terça-feira, 6 de maio de 2014

Thomas Piketty: «Our manifesto for Europe»

  • «It is time to recognise that Europe's existing institutions are dysfunctional and need to be rebuilt. The central issue is simple: democracy and the public authorities must be enabled to regain control of and effectively regulate 21st century globalised financial capitalism. A single currency with 18 different public debts on which the markets can freely speculate, and 18 tax and benefit systems in unbridled rivalry with each other, is not working, and will never work. The eurozone countries have chosen to share their monetary sovereignty, and hence to give up the weapon of unilateral devaluation, but without developing new common economic, fiscal and budgetary instruments. This no man's land is the worst of all worlds. (...)
  • Concretely, our first proposal is that the eurozone countries, starting with France and Germany, share their corporate income tax (CIT). Alone, each country is hoodwinked by the multinationals of every country, which play on the loopholes and differences between national legislations to avoid paying tax anywhere. National sovereignty has thus become a myth. To fight against this "tax optimisation", a sovereign European authority needs to be given the power to establish a common tax base that is as broad as possible and strictly regulated. Each country might then continue to set its own CIT rate on this common base, with a minimum rate of around 20%, and with an additional rate on the order of 10% to be levied at the federal level. This would make it possible to give the eurozone a real budget, on the order of 0.5% to 1% of GDP. (...)
  • To approve the tax base for the CIT, and more generally to discuss and adopt the fiscal, financial and political decisions on what is to be shared in the future in a democratic and sovereign fashion, we must establish a parliamentary chamber for the eurozone. Here too we join our German friends from the Glienicke group, though they hesitate between two options: either a eurozone parliament consisting of the members of the European parliament from the countries concerned (a sub-formation of the European parliament reduced to the eurozone countries), or a new chamber based on grouping a portion of the members of the national parliaments (eg 30 French MPs from the National Assembly, 40 members from the German Bundestag, 30 Italian deputies etc, based on the population of each country, according to a simple principle: one citizen, one vote). (...) It is impossible to completely deprive the national parliaments of their power to set taxes. (...)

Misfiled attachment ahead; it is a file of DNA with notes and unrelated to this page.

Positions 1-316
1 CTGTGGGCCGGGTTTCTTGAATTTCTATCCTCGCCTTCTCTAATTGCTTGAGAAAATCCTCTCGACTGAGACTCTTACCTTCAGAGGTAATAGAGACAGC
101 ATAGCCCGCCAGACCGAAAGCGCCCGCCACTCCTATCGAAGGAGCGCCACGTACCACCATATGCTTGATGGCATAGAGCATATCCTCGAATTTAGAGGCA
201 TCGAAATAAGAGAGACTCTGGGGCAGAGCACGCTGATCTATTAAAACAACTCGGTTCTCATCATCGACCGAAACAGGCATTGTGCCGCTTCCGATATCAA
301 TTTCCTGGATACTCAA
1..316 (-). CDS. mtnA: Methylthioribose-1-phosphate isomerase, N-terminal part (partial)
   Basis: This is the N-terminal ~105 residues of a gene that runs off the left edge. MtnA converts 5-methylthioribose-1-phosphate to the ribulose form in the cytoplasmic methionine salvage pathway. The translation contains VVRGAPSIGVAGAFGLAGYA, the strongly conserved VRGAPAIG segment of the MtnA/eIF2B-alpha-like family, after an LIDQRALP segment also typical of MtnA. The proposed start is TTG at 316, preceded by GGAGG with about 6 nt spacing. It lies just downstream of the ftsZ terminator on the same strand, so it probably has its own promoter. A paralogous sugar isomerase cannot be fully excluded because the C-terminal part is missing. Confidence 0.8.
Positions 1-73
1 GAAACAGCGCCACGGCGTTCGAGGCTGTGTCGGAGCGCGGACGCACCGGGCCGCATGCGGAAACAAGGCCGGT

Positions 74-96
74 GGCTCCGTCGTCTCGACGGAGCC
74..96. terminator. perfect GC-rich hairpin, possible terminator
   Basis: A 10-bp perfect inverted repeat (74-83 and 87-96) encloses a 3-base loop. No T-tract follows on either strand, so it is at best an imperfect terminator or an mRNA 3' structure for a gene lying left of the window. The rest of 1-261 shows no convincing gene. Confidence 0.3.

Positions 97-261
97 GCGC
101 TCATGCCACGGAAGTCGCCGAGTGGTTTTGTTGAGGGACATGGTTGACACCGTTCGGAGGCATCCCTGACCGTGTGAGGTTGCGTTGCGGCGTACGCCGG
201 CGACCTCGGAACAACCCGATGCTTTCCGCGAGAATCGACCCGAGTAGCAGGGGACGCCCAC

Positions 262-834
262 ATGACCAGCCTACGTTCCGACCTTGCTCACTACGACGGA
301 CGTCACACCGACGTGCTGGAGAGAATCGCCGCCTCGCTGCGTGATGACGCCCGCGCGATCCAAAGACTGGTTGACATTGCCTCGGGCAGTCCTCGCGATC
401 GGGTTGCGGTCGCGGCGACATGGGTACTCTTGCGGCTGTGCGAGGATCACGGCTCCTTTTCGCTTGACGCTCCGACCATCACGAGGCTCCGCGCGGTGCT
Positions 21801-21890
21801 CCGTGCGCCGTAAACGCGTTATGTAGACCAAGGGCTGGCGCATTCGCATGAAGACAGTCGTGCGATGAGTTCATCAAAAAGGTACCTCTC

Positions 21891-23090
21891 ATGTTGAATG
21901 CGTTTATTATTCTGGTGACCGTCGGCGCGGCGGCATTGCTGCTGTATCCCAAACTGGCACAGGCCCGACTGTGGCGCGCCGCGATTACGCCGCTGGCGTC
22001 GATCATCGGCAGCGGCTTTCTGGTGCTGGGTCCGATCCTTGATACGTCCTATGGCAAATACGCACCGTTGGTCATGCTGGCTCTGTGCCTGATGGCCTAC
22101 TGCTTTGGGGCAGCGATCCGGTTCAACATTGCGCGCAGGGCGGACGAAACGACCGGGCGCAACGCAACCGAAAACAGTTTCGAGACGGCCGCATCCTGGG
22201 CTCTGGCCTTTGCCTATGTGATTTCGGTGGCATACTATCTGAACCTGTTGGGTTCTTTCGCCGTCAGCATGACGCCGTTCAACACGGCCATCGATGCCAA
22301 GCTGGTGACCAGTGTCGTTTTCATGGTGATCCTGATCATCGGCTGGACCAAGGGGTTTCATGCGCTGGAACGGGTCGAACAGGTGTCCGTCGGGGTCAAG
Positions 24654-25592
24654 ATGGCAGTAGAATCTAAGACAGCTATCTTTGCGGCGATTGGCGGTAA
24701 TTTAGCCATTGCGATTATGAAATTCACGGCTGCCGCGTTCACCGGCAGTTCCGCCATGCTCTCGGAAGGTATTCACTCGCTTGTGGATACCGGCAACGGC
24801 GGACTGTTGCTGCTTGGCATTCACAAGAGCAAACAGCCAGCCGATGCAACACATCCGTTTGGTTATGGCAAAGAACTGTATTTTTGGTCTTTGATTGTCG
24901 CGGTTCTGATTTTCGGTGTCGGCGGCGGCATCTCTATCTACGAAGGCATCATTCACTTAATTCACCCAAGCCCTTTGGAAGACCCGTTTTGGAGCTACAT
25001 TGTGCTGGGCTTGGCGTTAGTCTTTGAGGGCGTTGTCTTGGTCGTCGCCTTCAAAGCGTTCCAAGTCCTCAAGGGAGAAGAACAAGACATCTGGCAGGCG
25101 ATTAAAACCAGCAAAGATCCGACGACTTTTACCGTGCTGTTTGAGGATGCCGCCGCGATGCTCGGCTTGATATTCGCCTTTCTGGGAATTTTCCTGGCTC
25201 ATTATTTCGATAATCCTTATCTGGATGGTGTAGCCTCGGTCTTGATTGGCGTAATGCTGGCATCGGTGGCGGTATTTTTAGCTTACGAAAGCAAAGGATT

• We are convinced that the only way to put this definitively behind us is to pool the debts of the eurozone countries. Otherwise speculation on interest rates will renew again and again. It is also the only way for the European Central Bank to conduct an effective and responsive monetary policy, as does the US Federal Reserve (which would also be hard pressed to do its job properly if every morning it had to arbitrate between the debts of Texas, Wyoming and California). The pooling of debt has de facto already begun with the European Stability Mechanism, the emerging banking union and the ECB's Outright Monetary Transactions programme, which already affect the taxpayers of the eurozone to one extent or another. (...)» (Thomas Piketty e outros)

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